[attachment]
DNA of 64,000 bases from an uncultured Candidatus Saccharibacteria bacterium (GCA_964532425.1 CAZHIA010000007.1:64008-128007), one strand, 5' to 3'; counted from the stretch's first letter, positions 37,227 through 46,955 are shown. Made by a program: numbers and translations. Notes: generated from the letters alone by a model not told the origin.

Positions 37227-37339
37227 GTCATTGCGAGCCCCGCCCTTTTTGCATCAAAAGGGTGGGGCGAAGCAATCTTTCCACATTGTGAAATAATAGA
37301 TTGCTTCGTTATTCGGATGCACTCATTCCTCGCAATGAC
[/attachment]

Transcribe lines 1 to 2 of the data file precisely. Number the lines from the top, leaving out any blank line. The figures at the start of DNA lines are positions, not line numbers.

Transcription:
DNA of 64,000 bases from an uncultured Candidatus Saccharibacteria bacterium (GCA_964532425.1 CAZHIA010000007.1:64008-128007), one strand, 5' to 3'; counted from the stretch's first letter, positions 37,227 through 46,955 are shown. Made by a program: numbers and translations. Notes: generated from the letters alone by a model not told the origin.

Positions 37227-37339